Keep burning that CO2. That’s the mantra coming from a new generation of chub. They may accept that ethically their attitude is a bit dicey given the broader implications that climate change is having on so many other species around the world, but for us chub living in the Grand Canyon, global warming means life.
See, among the reasons why we’ve been struggling since Glen Canyon Dam was completed is that water released from Lake Powell reservoir into Grand Canyon is always really cold, about 48 degrees. Like lots of you, we’ve got no problem with this on a seasonal basis, but year round it’s awful. Most frustrating is that our reproductive systems shut down when water temperatures fall below 55 degrees. So while some of us can get by in those dam-chilled waters, our species sure can’t. Read more
Rotenone is discharged into the Green River to kill native fish, September 4, 1962
I was told it was akin to a military operation. Teams of executioners descended into the canyons setting up 55 stations along a 450-mile stretch of the Green River. Drums of poison at the ready. Their mission: kill every Colorado River native fish in preparation for stocking rainbow trout.
Their three-day operation beginning that late summer morning in 1962 was far from covert. Conceived and led by the National Fish and Wildlife Service, word had been out for months. The completion of Fontenelle and Flaming Gorge dams on the Green River was seen as an opportunity to advance recreational fishing in the reservoirs and tailwaters below the dams’ outlets, so why not start with a river cleansed of “trash” fish. Read more
I think I was so obviously disappointed that the environment was systematically excluded from the Bureau of Reclamation’s new Colorado River Supply and Demand Study, that I glossed over some of the more insidious aspects of their approach and findings. Regardless of what Reclamation may have said, it’s now clear that the report’s two main objectives are:
- Show the public that Reclamation and Colorado River water users now know about climate change, but absolutely don’t tell the public too much because we don’t yet know how to handle this growing problem.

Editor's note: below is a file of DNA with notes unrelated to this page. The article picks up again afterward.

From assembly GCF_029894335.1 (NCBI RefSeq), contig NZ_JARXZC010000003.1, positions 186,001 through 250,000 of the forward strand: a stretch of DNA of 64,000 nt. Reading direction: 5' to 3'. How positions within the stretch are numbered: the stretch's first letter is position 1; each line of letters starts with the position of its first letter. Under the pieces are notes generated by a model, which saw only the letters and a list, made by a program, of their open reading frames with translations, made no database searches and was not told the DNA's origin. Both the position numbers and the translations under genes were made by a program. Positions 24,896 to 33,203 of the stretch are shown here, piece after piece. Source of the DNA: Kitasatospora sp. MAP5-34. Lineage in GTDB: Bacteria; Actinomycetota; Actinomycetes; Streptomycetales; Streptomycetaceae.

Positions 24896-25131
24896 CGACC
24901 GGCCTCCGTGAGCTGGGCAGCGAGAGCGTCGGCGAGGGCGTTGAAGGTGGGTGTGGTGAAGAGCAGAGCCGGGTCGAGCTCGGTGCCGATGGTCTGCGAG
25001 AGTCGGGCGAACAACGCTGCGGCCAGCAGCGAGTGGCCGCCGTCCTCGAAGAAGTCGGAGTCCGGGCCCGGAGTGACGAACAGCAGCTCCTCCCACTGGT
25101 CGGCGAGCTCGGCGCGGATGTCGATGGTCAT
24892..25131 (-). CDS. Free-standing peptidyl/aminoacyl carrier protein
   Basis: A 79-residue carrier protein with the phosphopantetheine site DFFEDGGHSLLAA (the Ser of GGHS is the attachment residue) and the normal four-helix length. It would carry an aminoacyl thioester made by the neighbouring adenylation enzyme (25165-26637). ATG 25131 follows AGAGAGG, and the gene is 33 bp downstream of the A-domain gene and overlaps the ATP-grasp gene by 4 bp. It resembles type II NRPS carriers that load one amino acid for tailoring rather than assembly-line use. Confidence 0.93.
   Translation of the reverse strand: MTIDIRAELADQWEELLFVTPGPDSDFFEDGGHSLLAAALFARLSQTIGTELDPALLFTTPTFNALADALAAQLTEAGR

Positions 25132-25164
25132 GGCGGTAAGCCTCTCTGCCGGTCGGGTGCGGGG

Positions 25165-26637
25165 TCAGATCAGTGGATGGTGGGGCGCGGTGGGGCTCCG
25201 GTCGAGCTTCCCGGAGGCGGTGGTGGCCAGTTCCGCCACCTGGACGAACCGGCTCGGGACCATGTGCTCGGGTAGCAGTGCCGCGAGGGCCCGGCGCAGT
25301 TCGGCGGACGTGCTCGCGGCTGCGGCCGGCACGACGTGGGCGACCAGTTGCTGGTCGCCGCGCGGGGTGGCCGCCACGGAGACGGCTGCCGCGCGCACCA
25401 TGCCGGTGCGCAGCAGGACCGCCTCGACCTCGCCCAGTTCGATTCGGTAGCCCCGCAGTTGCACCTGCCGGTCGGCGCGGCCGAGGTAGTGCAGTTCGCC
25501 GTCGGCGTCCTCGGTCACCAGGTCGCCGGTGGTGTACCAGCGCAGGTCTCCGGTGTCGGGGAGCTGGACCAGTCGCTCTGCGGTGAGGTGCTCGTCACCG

- Create a hugely unrelated and unrealistic set of demand figures that helps to reinforce the idea that there may be problems ahead, but that we’ve got some time to build our way out them.
It only took two weeks from when Interior Secretary Ken Salazar presented the study to see this strategy in action. Read more
The Least chub
If ever I saw a fish out of water it was Patricia Mulroy struggling through a river trip down Grand Canyon. The Las Vegas water czar was clearly someone who disliked getting her nails dirty or sleeping on the ground. I often see passengers like her, but generally it’s family dynamics, not professional responsibility, that lands them down here against their will.
She was part of a team-building trip for water users led by then Assistant Secretary of the Interior Bennett Raley on how they should begin addressing potential water shortages. Living that Las Vegas life of abundance in artificial worlds as she does, I guess I should not have been too surprised that Pat got so prickly as things tended toward the natural. For Pat, nature is a public relations necessity or a means to an end. Otherwise, the natural world represents a hindrance to her pursuits of new water supplies for golf courses, condominiums and resorts—indeed the de facto job description of a number of water agency heads.
But my goodness, why must she engage in deception and misinformation on behalf of developer interests when options are there to do some real good for the City of Las Vegas, for the environment and to save her customers money? Read more